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A few jaw-dropping facts quickly illustrate the pattern of rising drug costs. The average annual cost of cancer drugs increased from roughly $10,000 before 2000 to over $100,000 by 2012, according to a recent study in Mayo Clinic Proceedings. Several breakthrough specialty medications and orphan drugs recently approved by the Food and Drug Administration (FDA) have subsequently entered the pharmaceutical market with hefty price tags. Consider Biogen Idec’s multiple sclerosis drug, Tecfidera, which costs $54,900 per patient per year; hepatitis C cures from Gilead Sciences, with a sticker price of $84,000 per patient; and Orkambi, a cystic fibrosis drug from Vertex Pharmaceuticals approved this month, priced at a whopping $259,000 per year.
If specialty pharmaceutical prices are dropping jaws, generic drug prices have at least managed to raise eyebrows. In 222 generic drug groups, prices increased by 100 percent or more between 2013 and 2014, according to Forbes. As generic drugs have long provided payers some respite from other more expensive products and services, rising prices in generics like Mylan NV’s albuterol sulfate—which increased about 4,000 percent from 2013 to 2014—are well worth the concerns.
The increase in drug costs—projected by the Centers for Medicare and Medicaid Services Office of the Actuary to be 12. 6 percent in 2014—has far outpaced inflation, which has hovered between zero and 2 percent over the last three years; it has also outstripped growth in other medical costs. Pricewaterhouse Coopers (PwC), in its 2013 annual medical cost trend report, projected overall cost growth to be 6.5 percent in 2014 in the large employer market. In stark contrast, a recent Express Scripts analysis declared a 13.1 percent increase in prescription drug spend in the same period.
On the surface, it appears as if drug manufacturers are unduly milking the udder of American health care reimbursement, even as it runs dry for insurers and providers.
Yet, this is hardly a crime. The behavior of the pharmaceutical industry is tolerated, suggesting that drugmakers have sufficient rationale for pricing products. In contrast, a Kaiser Health Tracking Poll last month found that 73 percent of Americans find the cost of drugs to be unreasonable, and most blamed drug manufacturers for setting prices too high. Some particularly high cost medications for hepatitis C have even forced insurers and Medicaid programs to limit usage of the drugs.
The financial success of Big Pharma, medical innovations brought by its investments, absence of price intervention, public concerns, reactionary measures that affect clinical care — together these phenomena paint a puzzling picture.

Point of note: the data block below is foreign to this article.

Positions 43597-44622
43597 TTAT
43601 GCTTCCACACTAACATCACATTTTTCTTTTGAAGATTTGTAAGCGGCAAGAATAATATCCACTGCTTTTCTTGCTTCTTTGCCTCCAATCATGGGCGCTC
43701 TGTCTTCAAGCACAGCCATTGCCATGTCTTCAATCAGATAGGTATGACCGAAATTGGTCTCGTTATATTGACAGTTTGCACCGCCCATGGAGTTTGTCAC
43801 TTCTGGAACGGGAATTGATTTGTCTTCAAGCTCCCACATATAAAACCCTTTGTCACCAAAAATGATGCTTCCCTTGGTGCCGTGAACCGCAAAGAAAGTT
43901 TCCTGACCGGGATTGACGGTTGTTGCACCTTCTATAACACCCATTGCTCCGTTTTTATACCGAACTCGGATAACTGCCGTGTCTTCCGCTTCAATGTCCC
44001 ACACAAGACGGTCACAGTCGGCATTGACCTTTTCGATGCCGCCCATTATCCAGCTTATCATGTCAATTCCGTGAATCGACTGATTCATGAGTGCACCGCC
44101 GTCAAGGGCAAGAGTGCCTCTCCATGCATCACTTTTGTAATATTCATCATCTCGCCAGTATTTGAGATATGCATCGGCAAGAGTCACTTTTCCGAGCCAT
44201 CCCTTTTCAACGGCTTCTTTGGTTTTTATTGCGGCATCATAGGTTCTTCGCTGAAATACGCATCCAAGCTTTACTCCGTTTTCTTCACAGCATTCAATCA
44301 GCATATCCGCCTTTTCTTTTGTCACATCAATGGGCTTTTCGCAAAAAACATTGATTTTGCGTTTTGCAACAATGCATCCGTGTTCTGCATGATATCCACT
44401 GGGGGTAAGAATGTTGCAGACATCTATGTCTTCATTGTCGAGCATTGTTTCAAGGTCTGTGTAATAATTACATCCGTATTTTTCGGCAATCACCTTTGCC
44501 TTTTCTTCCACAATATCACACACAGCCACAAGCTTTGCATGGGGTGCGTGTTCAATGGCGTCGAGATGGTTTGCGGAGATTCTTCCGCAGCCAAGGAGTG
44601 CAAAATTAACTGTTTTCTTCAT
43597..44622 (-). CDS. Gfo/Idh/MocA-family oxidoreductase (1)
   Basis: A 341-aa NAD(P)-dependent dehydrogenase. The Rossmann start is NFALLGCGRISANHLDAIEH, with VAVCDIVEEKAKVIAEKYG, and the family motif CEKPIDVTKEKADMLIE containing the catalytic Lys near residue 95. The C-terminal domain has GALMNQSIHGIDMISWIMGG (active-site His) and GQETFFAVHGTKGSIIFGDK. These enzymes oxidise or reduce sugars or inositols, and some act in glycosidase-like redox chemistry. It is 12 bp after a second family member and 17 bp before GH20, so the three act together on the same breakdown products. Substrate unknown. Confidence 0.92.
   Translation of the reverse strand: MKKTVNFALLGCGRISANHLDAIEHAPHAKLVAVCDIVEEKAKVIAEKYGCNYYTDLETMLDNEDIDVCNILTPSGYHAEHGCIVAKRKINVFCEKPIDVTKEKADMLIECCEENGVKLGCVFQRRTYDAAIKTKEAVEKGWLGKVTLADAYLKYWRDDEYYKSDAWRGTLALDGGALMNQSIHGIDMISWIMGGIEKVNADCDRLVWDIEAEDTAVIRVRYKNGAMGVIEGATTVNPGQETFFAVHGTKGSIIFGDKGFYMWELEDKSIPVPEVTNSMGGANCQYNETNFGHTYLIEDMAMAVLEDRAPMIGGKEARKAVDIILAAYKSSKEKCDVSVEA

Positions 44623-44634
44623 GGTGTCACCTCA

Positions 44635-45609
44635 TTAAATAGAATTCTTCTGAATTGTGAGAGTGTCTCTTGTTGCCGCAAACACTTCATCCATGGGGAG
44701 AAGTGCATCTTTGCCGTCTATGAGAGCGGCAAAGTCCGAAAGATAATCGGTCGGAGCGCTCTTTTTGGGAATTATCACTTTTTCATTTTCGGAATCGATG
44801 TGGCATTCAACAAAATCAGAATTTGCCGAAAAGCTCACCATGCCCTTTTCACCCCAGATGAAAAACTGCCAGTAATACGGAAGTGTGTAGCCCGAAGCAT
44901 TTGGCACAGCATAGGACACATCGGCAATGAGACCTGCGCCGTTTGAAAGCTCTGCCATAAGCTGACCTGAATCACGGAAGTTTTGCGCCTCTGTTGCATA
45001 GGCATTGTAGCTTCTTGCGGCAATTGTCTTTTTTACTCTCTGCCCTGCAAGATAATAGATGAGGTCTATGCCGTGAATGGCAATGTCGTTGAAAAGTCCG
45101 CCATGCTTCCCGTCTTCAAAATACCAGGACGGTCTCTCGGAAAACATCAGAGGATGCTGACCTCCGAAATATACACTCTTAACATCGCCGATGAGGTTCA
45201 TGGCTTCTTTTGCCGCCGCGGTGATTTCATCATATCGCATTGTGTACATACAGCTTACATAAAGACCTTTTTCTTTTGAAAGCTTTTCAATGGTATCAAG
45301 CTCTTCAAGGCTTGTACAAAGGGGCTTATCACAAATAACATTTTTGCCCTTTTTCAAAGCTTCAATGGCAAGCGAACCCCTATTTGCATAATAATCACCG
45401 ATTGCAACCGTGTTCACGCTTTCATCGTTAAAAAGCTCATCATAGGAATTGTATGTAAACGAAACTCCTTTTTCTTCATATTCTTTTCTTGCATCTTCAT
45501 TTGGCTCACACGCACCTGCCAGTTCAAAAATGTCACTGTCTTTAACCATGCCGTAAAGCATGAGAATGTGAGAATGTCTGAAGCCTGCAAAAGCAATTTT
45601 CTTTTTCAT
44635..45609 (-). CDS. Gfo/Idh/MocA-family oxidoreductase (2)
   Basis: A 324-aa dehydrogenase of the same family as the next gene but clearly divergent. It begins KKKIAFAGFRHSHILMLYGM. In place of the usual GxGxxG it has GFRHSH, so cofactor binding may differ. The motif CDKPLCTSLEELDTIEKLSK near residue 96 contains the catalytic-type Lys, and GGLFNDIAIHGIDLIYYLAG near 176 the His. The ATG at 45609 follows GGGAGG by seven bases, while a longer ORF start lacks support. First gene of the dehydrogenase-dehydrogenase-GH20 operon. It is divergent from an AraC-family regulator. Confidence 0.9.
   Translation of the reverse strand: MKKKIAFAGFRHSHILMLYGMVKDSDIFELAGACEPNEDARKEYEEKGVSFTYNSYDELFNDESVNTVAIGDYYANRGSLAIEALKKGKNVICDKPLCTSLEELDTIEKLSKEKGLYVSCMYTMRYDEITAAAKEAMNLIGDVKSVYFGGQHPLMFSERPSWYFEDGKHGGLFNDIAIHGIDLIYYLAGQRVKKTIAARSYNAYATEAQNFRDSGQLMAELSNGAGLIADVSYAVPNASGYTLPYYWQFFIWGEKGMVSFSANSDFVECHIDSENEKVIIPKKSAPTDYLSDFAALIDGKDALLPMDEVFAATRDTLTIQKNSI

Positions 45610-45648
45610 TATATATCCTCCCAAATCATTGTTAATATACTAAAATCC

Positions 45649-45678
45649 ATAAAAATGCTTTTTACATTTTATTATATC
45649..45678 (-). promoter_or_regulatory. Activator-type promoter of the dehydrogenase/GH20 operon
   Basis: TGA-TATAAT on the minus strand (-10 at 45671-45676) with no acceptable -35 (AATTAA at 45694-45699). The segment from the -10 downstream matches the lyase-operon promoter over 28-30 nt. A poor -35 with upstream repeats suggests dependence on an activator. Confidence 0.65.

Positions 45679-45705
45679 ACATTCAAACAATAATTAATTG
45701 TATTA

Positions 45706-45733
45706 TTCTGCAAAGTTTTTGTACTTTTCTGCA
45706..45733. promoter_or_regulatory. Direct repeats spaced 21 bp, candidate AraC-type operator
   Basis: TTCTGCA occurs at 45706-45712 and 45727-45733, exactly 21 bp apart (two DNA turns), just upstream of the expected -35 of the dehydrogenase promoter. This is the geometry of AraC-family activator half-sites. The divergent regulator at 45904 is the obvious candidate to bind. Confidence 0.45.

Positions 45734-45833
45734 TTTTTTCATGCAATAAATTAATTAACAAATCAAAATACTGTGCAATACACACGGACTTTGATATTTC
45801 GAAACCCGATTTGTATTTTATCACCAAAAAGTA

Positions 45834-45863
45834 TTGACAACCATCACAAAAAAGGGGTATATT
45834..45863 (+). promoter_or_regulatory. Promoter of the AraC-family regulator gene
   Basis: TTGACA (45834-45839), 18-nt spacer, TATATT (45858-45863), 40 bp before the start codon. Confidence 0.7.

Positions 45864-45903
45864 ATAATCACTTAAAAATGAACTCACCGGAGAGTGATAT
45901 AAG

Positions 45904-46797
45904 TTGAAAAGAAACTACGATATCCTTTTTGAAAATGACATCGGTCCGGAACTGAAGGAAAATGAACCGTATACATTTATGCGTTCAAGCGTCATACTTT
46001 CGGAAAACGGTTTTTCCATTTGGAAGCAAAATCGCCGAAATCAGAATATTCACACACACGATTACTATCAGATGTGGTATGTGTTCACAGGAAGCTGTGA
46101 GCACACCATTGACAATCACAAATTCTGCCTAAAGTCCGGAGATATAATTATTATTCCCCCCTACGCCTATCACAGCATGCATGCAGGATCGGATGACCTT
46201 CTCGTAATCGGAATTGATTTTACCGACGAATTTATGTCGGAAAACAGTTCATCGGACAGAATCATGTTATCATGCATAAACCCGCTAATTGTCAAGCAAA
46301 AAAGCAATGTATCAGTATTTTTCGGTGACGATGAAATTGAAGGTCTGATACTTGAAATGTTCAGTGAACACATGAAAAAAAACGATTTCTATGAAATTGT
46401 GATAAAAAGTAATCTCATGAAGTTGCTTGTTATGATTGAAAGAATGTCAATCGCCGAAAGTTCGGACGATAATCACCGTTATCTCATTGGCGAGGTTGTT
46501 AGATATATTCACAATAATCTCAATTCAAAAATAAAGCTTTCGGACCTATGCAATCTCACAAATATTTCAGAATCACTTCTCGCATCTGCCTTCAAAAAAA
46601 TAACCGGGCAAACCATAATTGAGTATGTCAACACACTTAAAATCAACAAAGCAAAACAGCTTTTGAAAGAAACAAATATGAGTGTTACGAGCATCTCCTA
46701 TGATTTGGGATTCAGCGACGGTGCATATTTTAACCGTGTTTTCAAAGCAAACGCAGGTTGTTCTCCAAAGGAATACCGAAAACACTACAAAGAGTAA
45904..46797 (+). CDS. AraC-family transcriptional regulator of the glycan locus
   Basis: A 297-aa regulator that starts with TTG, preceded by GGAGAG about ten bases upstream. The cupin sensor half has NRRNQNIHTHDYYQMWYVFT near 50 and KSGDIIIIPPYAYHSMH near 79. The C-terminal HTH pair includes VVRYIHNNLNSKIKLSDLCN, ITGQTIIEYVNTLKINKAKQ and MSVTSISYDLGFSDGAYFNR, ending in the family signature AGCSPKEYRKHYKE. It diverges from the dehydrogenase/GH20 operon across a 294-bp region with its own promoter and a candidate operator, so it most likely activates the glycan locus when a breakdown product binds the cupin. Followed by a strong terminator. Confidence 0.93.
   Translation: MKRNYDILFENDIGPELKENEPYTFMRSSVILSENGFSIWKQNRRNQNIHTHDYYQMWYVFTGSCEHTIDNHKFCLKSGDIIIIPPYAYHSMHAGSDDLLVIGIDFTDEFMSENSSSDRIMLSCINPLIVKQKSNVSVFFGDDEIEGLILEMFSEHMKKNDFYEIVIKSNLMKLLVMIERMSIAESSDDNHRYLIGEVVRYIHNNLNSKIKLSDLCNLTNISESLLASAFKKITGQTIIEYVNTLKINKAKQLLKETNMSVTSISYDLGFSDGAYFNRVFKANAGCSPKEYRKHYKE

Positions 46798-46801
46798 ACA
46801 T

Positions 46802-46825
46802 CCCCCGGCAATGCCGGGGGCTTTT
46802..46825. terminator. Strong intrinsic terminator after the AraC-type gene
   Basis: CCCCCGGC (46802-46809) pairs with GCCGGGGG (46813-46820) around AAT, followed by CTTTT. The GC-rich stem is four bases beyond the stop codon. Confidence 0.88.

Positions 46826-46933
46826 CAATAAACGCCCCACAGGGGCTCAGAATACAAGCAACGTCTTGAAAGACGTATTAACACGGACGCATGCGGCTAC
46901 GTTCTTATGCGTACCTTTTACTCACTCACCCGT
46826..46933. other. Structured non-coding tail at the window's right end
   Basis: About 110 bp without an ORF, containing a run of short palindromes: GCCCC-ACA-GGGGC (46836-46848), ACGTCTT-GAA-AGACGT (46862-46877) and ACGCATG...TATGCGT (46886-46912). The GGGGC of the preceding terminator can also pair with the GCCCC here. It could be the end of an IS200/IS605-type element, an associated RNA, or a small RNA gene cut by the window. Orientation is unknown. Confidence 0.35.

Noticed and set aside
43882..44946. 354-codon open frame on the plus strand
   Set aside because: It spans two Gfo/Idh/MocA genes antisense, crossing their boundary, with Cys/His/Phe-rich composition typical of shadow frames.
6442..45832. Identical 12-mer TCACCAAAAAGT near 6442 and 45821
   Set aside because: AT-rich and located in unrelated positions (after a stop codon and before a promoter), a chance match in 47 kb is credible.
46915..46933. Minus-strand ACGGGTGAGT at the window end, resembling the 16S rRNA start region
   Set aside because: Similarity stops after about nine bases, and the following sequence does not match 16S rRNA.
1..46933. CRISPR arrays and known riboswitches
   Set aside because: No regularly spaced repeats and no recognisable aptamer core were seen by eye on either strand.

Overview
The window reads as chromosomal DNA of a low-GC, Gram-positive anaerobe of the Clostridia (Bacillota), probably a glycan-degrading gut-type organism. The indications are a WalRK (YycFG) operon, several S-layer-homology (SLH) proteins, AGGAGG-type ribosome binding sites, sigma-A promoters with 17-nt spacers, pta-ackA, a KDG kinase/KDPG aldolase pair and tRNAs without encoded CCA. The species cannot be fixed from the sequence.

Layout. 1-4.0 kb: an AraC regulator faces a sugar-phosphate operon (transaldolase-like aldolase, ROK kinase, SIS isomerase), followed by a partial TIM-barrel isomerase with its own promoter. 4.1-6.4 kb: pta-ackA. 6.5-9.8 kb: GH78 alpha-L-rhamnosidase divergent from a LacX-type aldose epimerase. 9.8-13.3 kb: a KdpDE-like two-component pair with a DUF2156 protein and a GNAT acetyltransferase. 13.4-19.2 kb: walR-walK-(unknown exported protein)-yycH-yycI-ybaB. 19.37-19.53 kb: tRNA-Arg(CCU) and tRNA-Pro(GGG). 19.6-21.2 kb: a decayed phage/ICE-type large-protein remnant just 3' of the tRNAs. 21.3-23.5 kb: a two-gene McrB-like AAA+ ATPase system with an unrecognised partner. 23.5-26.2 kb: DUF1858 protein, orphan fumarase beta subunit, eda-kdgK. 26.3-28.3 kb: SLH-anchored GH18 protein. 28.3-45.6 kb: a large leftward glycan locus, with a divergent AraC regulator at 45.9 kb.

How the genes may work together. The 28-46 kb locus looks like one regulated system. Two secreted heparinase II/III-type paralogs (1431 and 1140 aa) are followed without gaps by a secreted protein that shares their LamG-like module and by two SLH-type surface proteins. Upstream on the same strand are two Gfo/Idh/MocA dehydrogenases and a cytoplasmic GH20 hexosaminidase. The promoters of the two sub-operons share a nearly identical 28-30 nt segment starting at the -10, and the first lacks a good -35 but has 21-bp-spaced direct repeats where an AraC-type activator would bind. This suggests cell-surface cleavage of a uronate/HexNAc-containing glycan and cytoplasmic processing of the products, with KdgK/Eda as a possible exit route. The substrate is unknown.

While research and development can indeed carry large costs and span multiple years, there is simply more to pricing drugs. Many modern-day assessments cite the value that a new drug brings to patients, along with savings incurred by the health system, as more relevant factors that drive drug price. BloombergView columnist Megan McArdle says that drugmakers set prices based on whatever the market will bear, especially since demand for some therapeutic drugs is relatively inelastic — in other words, demand does not change much in response to price changes.
Pharmacoeconomic studies may seek to quantify the value of a drug by calculating the estimated cost of an intervention per quality-adjusted life year (QALY) added by the drug. Cost savings resulting from a drug are often calculated through the cost of clinical services, hospitalizations, and other less effective medications that untreated patients would otherwise incur.
Since the main buyers of the drugs are private insurances and the government, pricing decisions do not generally consider an individual’s purchasing power. On the contrary, manufacturers offer many expensive medications free of charge to patients with inadequate insurance coverage, which has earned Big Pharma some applause.
If rare value and lack of alternatives drive high cost for specialty drugs, what could cause increases in generic drug prices? One reason could be drug shortages brought about by facility issues and production slowdowns due to tightened quality controls. Another theory is that consolidation among drugmakers or the departure of existing manufacturers is limiting competition in the generic drug market.
Other theories about price-setting are more cynical. Bloomberg’s Robert Langreth writes that some desperate pharmaceutical companies are raising prices on products still under patent to offset losses from former blockbuster drugs that have lost patent protection.
Perhaps the words of the former CEO of Genzyme ideally sums up the method of setting drug prices: “It is not a science. It is a feel.”
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